For the first time a Greenlandic writer has been awarded the Nordic Council’s Literature Prize, when Niviaq Korneliussen won the award on November 2.
The Playhouse in Copenhagen has settled again. Tina Dickow just left the stage after playing her song “Hjertestorm” along with Helgi Jónsson and Vocal Line.
From the side Premier of Greenland, Múte Bourup Egede, and Head of Home Rule Govt, Bárður á Steig Nielsen, step out and the tension increases. Will it be the Faroese or the Greenlandic nominee to win the award?
The silence is complete. In the hall (perhaps also at home, in the viewers’ living rooms?) the audience listens closely as the two gentlemen repeat Kirsten Thorup’s words from her speech after winning the award in 2017: “In the darkness and in the light is the literature”.
The nominees are mentioned for the last time – now only waits the declaring of the winner.
Naasuliardarpi – Flower Valley
Niviaq Korneliussen, this year’s winner of the Nordic Council’s Literature Prize, and first time Greenlandic winner since the creation of the award in 1962, has written a book about an issue in society which everyone in Greenland knows – suicide.
The book is a journey through the year of a young woman’s life. She is soon leaving for Denmark to study and the whole world is open before her. But she has also started a relationship with another woman in Nuuk, and the dilemma of living out her dream of leaving Nuuk, while on the other side leaving her lover behind is nearly tearing her apart.
A suicide in the girlfriend’s family brings the lead on her maiden voyage to Tasiilaq, where Flower Valley is located, and where the first notches in their relationship appear. Back in Nuuk the relationship ends, and the lead returns to her daily life in Denmark, which she can’t hold together either.
The story culminates when the lead, trying to flee to Canada, stands without a cent to her name, and in absolute defeat watches as the plane to the American continent leaves without her on board.
Niviaq Korneliussen’s strength resides in her absolute honesty about the sexual relationship and her minimalistic approach to the story line. For Niviaq, it’s not about describing her characters’ looks or their surroundings, but more importantly to talk about their actions. Their reactions.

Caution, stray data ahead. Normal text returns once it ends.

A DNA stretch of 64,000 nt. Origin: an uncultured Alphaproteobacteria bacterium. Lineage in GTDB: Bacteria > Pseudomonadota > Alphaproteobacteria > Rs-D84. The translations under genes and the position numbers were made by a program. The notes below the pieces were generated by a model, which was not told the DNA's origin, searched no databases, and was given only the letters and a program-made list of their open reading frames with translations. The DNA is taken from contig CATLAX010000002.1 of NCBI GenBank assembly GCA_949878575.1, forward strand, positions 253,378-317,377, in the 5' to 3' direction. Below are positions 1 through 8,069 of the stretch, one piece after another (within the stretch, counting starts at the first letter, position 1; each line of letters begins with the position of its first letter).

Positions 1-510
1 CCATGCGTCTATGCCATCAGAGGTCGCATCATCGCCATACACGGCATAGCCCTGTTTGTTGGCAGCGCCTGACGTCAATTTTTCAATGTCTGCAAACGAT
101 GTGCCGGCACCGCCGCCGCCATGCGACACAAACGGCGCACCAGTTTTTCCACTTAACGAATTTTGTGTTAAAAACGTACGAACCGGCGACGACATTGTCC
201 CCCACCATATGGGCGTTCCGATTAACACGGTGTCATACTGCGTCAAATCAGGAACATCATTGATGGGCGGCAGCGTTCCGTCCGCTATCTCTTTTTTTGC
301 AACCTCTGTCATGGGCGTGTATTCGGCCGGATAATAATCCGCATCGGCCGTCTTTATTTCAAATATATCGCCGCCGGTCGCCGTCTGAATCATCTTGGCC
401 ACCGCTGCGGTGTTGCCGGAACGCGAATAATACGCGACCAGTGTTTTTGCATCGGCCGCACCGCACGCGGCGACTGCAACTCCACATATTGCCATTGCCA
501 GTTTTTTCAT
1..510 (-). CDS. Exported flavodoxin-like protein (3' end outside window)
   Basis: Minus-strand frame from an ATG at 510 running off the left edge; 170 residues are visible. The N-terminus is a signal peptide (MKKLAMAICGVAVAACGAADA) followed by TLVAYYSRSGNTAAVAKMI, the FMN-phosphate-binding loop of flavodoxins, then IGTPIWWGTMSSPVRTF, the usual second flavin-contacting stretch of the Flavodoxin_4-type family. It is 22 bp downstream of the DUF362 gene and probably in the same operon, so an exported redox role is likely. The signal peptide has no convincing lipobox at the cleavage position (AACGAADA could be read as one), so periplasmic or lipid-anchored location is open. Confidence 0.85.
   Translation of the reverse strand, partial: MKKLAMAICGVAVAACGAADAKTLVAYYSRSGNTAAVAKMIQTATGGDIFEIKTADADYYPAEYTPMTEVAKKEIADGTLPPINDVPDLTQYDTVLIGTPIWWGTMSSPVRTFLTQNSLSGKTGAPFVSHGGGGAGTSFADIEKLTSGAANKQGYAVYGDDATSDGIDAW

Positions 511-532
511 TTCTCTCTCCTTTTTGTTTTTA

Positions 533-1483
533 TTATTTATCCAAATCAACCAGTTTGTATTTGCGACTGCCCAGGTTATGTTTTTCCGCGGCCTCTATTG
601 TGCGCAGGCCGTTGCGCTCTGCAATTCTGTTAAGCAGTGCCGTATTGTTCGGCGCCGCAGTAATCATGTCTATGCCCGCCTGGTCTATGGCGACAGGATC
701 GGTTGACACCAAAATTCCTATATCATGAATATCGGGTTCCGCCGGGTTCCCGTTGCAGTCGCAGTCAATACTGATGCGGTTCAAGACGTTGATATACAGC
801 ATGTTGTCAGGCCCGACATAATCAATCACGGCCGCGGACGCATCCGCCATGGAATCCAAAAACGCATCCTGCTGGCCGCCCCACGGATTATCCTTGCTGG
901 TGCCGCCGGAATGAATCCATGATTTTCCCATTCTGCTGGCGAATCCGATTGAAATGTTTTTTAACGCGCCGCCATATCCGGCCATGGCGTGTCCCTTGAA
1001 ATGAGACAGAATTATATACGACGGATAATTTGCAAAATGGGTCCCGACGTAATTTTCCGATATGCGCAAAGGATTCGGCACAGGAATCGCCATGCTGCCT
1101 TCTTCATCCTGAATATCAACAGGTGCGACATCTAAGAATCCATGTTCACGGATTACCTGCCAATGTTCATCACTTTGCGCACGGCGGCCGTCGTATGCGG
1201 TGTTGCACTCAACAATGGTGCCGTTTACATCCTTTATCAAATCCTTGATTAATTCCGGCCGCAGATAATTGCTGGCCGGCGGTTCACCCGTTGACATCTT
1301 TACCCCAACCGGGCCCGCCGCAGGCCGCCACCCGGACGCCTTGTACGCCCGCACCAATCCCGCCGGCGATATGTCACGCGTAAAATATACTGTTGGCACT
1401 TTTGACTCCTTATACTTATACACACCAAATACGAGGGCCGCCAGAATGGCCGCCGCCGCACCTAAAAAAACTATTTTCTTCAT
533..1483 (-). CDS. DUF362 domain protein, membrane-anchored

Naasuliardarpi is a literary masterpiece without equal, because Niviaq, in her story, uncovers the problems about being a Greenlandic student abroad, and what consequences it can cause to be so far away from home and those you love.
Allatta! as a starting point
While Niviaq has always loved to write (a friend and former classmate of hers stated to KNR that they used to compete about writing the longest assignment in school) it was through NAPAs own competition in collaboration with Nunatta Atuagaateqarfia, Kalaallit Atuakkiortut and Milik Publishing, called Allatta! that she got her first breakthrough to the Greenlandic, literary market.
It was the first time the competition was held in 2013, and Niviaq was among the 10 most skilled participants – you will find that Sørine Steenholdt and Pivinnguaq Mørch, both published authors, where among those 10 as well – and already a year later she was ready with her debut novel, HOMO Sapienne, published by Milik Publishing.
As with Naasuliardarpi, it gives insight to the life and struggles of the Greenlandic youth, however focusing on the sexuality of the five leads. In addition, if you read her short story in Allatta! called San Fransisco, you will get to know what happened to Sara after her story ended in HOMO Sapienne.
NAPA congratulates Niviaq Korneliussen with the award. The Nordic Council’s Literature Prize has been one of the most prestigious literature awards a Nordic writer could hope to obtain. Finally, it went to a writer from the northernmost and westernmost part of the Nordic region.
Allatta! is expected to be held for its fourth run in 2022.
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